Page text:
The evolution of out-getting won’t simply end with the Rays’ latest experiment. There are clear advantages to be found in the creative deployment of pitchers that contrast heavily with baseball traditions, and with teams becoming more and more data driven, you can bet they’ll continue to search for more effective ways to get from zero to 27. Traditions aren’t rules, after all.

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It’s possible Giants outfielder Hunter Pence has played his last game with the team, Alex Pavlovic of NBC Sports California observes. The Giants have to make a decision on Pence’s future within the next six days, when his minor league rehab assignment will end. In the event San Francisco releases Pence, who helped the club to two World Series titles as a younger player, it’ll have to eat the remainder of his $18.5MM salary. But if Pence gets another shot with the Giants, he’ll return having undergone some offensive adjustments with the help of private instructor Doug Latta – whose students also include Mac Williamson and the Dodgers’ Justin Turner – Pavlocic details. Pence feels “way better” after working with Latta, and has hit well in the minors since making the changes. The respected veteran got off to a rough start in the majors this year (.172/.197/.190 in 61 plate appearances) before going on the disabled list April 19 with a thumb issue.

More from the game’s West divisions…

  • The Angels expect Shohei Ohtani to make his next start during their upcoming series against the Tigers, which runs from Monday to Thursday, manager Mike Scioscia said Saturday (via Jeff Miller of the Los Angeles Times). Ohtani had been scheduled to start Sunday against the Yankees, but the Angels elected against that as a way to manage the phenom’s workload. The pitcher/hitter hasn’t taken the mound since last Sunday, when he cruised past the Rays to record his fifth quality start in seven attempts, but has been in the Angels’ starting lineup five times this week.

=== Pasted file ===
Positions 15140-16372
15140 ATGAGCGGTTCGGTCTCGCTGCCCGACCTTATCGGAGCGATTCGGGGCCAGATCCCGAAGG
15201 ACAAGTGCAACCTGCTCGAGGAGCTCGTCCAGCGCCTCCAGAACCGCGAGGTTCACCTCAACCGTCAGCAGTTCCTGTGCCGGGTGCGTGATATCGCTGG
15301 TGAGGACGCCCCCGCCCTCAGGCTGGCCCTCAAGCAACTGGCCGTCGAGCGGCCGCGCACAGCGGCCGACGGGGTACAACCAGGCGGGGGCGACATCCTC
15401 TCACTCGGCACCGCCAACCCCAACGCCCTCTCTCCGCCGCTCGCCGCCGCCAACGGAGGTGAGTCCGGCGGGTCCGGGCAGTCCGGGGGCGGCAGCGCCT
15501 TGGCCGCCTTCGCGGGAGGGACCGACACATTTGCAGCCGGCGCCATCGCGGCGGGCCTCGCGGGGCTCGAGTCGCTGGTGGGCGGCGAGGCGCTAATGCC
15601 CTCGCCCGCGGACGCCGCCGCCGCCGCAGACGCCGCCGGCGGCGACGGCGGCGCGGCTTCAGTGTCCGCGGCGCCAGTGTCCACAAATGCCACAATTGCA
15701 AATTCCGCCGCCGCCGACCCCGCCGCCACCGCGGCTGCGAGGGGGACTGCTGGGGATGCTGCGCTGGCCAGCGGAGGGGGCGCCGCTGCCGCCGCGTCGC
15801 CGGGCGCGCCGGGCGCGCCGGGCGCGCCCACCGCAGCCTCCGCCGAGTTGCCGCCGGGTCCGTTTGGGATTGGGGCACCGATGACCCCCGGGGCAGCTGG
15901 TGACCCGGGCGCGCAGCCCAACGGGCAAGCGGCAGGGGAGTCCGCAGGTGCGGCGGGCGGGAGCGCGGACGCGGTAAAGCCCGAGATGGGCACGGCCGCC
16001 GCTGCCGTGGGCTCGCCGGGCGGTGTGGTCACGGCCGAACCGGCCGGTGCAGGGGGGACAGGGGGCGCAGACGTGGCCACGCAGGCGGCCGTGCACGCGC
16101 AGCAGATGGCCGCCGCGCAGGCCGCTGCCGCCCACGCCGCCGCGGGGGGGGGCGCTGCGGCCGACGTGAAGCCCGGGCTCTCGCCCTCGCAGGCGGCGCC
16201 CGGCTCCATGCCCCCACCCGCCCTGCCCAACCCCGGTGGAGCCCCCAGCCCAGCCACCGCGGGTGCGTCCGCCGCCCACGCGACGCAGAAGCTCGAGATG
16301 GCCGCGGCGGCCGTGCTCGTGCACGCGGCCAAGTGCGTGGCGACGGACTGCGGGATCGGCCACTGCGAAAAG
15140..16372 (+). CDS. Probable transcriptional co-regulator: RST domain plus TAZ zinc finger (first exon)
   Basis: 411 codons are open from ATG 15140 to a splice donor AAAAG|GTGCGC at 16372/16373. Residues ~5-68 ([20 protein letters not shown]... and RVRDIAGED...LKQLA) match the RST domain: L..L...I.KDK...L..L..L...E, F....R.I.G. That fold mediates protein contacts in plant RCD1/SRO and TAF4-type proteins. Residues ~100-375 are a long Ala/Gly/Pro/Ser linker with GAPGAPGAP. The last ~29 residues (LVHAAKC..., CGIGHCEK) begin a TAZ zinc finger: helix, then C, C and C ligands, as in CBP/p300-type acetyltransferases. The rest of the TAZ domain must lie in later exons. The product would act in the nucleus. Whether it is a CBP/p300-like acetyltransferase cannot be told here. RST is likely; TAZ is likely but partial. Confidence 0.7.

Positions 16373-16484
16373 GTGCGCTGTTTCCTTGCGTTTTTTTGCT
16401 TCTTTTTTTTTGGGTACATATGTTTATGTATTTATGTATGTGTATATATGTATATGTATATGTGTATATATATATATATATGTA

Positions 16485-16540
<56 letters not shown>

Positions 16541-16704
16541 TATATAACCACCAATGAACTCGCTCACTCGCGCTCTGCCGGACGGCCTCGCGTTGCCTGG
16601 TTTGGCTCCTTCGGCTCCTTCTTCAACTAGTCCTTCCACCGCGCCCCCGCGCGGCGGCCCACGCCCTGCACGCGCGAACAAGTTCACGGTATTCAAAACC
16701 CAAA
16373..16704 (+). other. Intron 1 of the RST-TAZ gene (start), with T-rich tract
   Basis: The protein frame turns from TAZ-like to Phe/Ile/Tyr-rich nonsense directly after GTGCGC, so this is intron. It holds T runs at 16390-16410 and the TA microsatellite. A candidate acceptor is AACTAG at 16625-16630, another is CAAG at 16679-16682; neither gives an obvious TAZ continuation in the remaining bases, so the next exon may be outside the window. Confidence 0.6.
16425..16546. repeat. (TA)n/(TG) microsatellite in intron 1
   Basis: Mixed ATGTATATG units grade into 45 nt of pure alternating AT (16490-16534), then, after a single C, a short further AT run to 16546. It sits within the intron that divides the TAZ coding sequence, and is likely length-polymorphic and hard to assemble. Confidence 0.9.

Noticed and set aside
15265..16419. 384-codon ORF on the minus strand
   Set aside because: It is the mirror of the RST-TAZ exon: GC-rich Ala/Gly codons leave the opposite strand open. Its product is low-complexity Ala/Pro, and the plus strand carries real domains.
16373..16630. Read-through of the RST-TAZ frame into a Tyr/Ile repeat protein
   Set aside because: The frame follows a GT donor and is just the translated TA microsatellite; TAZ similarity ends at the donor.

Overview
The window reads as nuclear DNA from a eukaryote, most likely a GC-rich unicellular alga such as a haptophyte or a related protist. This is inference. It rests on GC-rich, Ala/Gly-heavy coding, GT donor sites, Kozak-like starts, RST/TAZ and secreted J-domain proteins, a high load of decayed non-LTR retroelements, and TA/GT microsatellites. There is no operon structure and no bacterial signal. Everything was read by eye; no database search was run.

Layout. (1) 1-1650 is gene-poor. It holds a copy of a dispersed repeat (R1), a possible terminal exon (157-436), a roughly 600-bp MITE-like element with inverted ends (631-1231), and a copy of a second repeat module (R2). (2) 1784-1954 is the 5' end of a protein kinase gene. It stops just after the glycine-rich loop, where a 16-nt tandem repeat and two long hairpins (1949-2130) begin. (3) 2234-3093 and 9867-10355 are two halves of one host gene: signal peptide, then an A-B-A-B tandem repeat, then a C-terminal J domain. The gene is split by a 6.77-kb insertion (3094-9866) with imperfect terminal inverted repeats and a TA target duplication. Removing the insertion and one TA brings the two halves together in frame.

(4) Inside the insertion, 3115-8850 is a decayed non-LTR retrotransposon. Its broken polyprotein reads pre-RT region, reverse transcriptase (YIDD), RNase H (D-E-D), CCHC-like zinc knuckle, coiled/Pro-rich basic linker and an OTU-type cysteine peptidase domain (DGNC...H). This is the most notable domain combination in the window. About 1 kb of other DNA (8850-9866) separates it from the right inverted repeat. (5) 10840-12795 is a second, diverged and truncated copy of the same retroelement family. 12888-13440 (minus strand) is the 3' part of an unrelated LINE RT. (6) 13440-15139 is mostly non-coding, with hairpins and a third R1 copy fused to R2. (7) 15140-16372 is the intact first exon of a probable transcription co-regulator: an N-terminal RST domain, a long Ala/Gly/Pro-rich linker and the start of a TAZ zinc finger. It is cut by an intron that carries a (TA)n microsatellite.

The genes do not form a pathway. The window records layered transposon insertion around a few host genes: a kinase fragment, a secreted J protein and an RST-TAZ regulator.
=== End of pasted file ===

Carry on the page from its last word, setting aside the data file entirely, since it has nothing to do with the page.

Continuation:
• The free-falling Diamondbacks may welcome both lefty Robbie Ray and righty Shelby Miller back in mid-June, general manager Mike Hazen told reporters, including Kathleen Fitzgerald of AZCentral and Nick Piecoro of AZCentral. After getting off to a 24-11 start, the Diamondbacks have lost 14 of 16, perhaps thanks in part to the absences of Ray (strained oblique) and Taijuan Walker (Tommy John surgery) since late April. The D-backs’ banged-up rotation is hardly the primary reason for their slide (the club’s offense has only averaged two runs per game during its slump), but the returns of Ray and Miller should be welcome nonetheless. Along with Zack Greinke, Patrick Corbin and Zack Godley, Ray and Miller would help form a nice rotation on paper. Miller has been working back since he underwent a Tommy John procedure last May.
  • There was optimism about injured Dodgers left-hander Rich Hill earlier this week, but manager Dave Roberts suggested to Bill Shaikin of the Los Angeles Times and other reporters Saturday that his return’s not exactly imminent. Hill’s still “a ways away” from returning from his long-running blister issues, per Roberts. The 38-year-old went back on the DL last Sunday, when Roberts estimated he’d miss at least four weeks. Fortunately for the surging Dodgers, Clayton Kershaw seems to be nearing a return from his own DL stint, and Hill replacement Ross Stripling has been brilliant this season. In a win over the Padres on Friday, Stripling struck out 10 and didn’t issue any walks across 6 2/3 innings of six-hit, one-run ball (unearned).
  • The Athletics made a series of moves Saturday, sending Santiago Casilla to the DL with a strained shoulder, optioning Josh Lucas to the minors and recalling Carlos Ramirez and Chris Bassitt. The most notable member of the group is Casilla, who ranks third among A’s relievers in innings pitched this year (21 2/3). Casilla opened his age-37 season with an appealing 3.32 ERA over that span, though he also totaled too few strikeouts and too many walks (14 in each case) and benefited from a .186 batting average on balls in play.